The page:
• They claim there is no evidence Shakespeare of Stratford was literate or received an education that would have allowed him to become a writer of some sophistication. At another point, they claim Shakespeare could hardly write his own name.

On the contrary, it has been well established that Shakespeare likely received the same grammar school education as other young Stratfordites and was exposed to what were considered classics of literature at the time. There may be "no evidence" that he attended the local school because no records of attendance from that time are available, but neither is there any reason to doubt he attended, as would have been normal at the time.

• The coalition answers that this education could not have given him the "extensive knowledge of law, philosophy, classical literature, ancient and modern history, mathematics, astronomy, art, music, medicine, horticulture, heraldry, military and naval terminology and tactics...." and such that is shown in his works.

The first answer to this is that writers, especially those of genius, are typically very quick studies, able to pick up terminology and odds bits of knowledge to present the impression of familiarity with other fields in their works. It's one of the things that writers do. Take even the average pot-boiling best-seller on the market today: do you think the author was formally trained in medicine, espionage techniques, Alpine mountaineering, weaponry, international business, foreign affairs, etc.?

The second answer is that the textbooks of the school in Stratford where Shakespeare is thought to have attended did indeed teach the classical stories (a lot of Ovid, for example) that were later used in Shakespeare’s poems and plays. The local school was well-funded and provided a better-than-average training in the Latin classics and British histories from which the future playwright would draw many of his plots.

The third answer—and the closer in my opinion—is that Shakespeare doesn’t really show such amazing specialized knowledge in his work! I've never seen a philosophical or legal argument cited professionally from Shakespeare’s works. I've never heard of a military commander studying his plays for insights into battlefield strategy. And so on, for all the fields in which the playwright supposedly shows "extensive knowledge". He really does not show expert insight in any these fields.

Rather, like most authors, he shows a smattering of knowledge that any generalist may acquire—and a keen ability to pick out intriguing tidbits, as befits a popular writer. Sorry, coalition, but there's just "no evidence" on your side here.

• How could such a commoner have shown intimate familiarity with royal court life in his plays? Or with foreign countries like Italy? The coalition’s declaration asks, "How did he become so familiar with all things Italian that even obscure details in these plays are accurate?"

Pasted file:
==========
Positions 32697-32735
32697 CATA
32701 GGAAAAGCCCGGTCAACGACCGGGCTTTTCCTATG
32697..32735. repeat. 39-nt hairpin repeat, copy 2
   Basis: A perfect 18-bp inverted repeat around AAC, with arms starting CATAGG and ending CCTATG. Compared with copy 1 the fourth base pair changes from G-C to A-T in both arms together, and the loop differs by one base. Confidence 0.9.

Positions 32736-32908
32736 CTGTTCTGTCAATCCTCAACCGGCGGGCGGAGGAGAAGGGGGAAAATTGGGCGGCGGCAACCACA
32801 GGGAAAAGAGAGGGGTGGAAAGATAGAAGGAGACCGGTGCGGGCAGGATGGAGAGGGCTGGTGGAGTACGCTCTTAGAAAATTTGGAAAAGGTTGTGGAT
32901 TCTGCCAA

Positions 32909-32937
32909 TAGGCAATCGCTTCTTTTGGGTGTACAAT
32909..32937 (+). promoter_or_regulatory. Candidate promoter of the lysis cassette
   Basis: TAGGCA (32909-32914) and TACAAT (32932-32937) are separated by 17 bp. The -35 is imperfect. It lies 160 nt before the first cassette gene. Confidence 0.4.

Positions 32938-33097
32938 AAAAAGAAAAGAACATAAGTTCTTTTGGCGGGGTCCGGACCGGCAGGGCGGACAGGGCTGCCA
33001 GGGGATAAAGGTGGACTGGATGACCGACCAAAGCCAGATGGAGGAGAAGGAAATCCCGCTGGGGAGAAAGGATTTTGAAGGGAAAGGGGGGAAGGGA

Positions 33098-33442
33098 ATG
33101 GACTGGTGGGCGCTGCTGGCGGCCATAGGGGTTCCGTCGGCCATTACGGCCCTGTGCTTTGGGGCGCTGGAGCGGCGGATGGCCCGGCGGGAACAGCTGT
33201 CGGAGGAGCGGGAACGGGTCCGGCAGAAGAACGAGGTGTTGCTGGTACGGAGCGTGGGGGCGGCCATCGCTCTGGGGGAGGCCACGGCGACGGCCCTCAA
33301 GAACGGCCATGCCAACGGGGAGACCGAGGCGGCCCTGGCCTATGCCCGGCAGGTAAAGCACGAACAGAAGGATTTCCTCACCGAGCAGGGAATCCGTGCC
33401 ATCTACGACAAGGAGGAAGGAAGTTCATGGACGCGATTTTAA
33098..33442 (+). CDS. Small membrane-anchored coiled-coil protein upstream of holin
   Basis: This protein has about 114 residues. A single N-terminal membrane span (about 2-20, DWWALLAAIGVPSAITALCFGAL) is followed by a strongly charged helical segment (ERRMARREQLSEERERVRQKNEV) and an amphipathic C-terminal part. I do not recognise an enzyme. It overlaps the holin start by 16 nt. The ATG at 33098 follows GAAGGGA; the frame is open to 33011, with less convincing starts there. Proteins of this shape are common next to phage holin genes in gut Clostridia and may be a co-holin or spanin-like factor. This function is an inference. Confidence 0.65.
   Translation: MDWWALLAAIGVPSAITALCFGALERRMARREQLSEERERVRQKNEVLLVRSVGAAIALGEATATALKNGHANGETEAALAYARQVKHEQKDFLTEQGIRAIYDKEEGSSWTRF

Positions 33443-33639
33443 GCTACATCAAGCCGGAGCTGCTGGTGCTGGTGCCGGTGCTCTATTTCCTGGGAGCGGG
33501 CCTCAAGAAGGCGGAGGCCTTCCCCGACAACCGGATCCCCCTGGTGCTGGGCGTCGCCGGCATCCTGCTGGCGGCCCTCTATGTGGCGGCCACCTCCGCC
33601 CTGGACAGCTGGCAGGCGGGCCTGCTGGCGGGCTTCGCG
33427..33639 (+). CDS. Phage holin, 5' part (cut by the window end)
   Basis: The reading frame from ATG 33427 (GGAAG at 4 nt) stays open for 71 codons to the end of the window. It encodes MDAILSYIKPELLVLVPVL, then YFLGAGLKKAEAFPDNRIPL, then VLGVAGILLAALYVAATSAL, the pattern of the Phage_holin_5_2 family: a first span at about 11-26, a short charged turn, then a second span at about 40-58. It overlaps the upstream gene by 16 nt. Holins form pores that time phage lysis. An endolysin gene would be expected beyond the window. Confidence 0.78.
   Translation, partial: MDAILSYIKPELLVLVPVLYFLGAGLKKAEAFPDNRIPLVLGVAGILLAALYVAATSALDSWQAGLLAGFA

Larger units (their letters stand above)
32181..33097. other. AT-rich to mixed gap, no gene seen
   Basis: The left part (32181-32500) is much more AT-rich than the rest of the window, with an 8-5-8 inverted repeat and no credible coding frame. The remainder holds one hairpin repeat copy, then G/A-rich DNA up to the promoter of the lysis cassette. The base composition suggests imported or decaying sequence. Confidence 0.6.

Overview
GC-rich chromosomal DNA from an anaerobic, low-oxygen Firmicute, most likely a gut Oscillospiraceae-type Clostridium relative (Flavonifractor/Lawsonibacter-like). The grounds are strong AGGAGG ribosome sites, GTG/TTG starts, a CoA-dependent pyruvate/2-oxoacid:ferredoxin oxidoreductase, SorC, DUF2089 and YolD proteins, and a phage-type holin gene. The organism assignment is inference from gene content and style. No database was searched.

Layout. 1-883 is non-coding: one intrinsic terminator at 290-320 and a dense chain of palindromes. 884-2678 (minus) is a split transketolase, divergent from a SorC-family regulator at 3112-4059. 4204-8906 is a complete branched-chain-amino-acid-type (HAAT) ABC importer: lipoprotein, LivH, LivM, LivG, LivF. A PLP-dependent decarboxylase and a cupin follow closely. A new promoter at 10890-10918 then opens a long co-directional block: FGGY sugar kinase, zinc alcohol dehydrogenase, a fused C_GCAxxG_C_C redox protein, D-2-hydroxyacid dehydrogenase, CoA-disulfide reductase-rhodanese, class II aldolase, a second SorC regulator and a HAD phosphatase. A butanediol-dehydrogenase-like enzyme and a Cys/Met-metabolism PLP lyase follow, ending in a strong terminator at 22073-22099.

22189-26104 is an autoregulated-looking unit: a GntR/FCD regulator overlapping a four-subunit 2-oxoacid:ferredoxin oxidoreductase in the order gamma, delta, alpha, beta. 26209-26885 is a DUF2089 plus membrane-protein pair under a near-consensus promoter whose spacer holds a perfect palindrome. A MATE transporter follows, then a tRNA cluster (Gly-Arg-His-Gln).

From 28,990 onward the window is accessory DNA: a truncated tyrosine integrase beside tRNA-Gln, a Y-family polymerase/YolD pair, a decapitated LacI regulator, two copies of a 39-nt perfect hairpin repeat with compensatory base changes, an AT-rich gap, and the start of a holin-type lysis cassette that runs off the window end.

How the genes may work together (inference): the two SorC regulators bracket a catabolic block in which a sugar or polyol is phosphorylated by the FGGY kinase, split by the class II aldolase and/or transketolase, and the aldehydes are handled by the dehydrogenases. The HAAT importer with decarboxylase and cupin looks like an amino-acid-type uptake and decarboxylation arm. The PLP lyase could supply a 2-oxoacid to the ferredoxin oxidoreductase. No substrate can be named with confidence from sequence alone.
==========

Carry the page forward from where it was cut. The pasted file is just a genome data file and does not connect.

But he didn’t show such intimate familiarity with these matters! And he wasn’t so accurate. Is there really such deep insight into how the court of Henry IV operated in the two plays covering that reign? Rather there’s deep insight into family relationships and into how people deal with responsibility and guilt, all of which are placed in the popular court setting. But I don’t see any privileged information about the royal family. Historians seem to agree that his writing did not even accurately portray court life or history. And we readers and play-goers don't mind, because it's the human drama we want to experience, not a history lesson.

In fact, he shows in those plays a greater familiarity with lower-class life. Witness his lively treatment of the criminal activity and drunken carousing of the rascally Falstaff and the errant Hal and their wenches in the pubs—something that is difficult to see pulled off by the aristocrats like the Earls of Oxford and Derby, who are put forward as contenders to have written the plays.

As for his depiction of Italy, Shakespeare—far from being uncannily accurate—made mistakes about that country in his plays that could better be presented as evidence that he didn’t know it firsthand—such as when he placed the landlocked city of Milan on the sea!

In any case, this was the period of the Italian-centred Renaissance, during which information about that country and its culture was widely available and lapped up in England. There is no information in the Shakespearean canon that was not commonly available in London, England.

• Shakespeare’s will "contains no clearly Shakespearean turn of phrase and mentions no books, plays, poems, or literary effects of any kind."

Why would it? Legal documents are hardly the place for poetic imagery. The theatre company had the rights to his plays, so he couldn’t have left them to anyone.

Then there's my favourite argument from the declaration:

• Shakespeare's six known signatures are “shaky, inconsistent” and reveal he “experienced difficulty signing his name”.

This is my favourite because my own signature is also terribly written, inconsistent and seldom appearing the same twice. So is this evidence that I’m not really me? Or just that I’m bad at handwriting, especially when it comes to something hastily scrawled.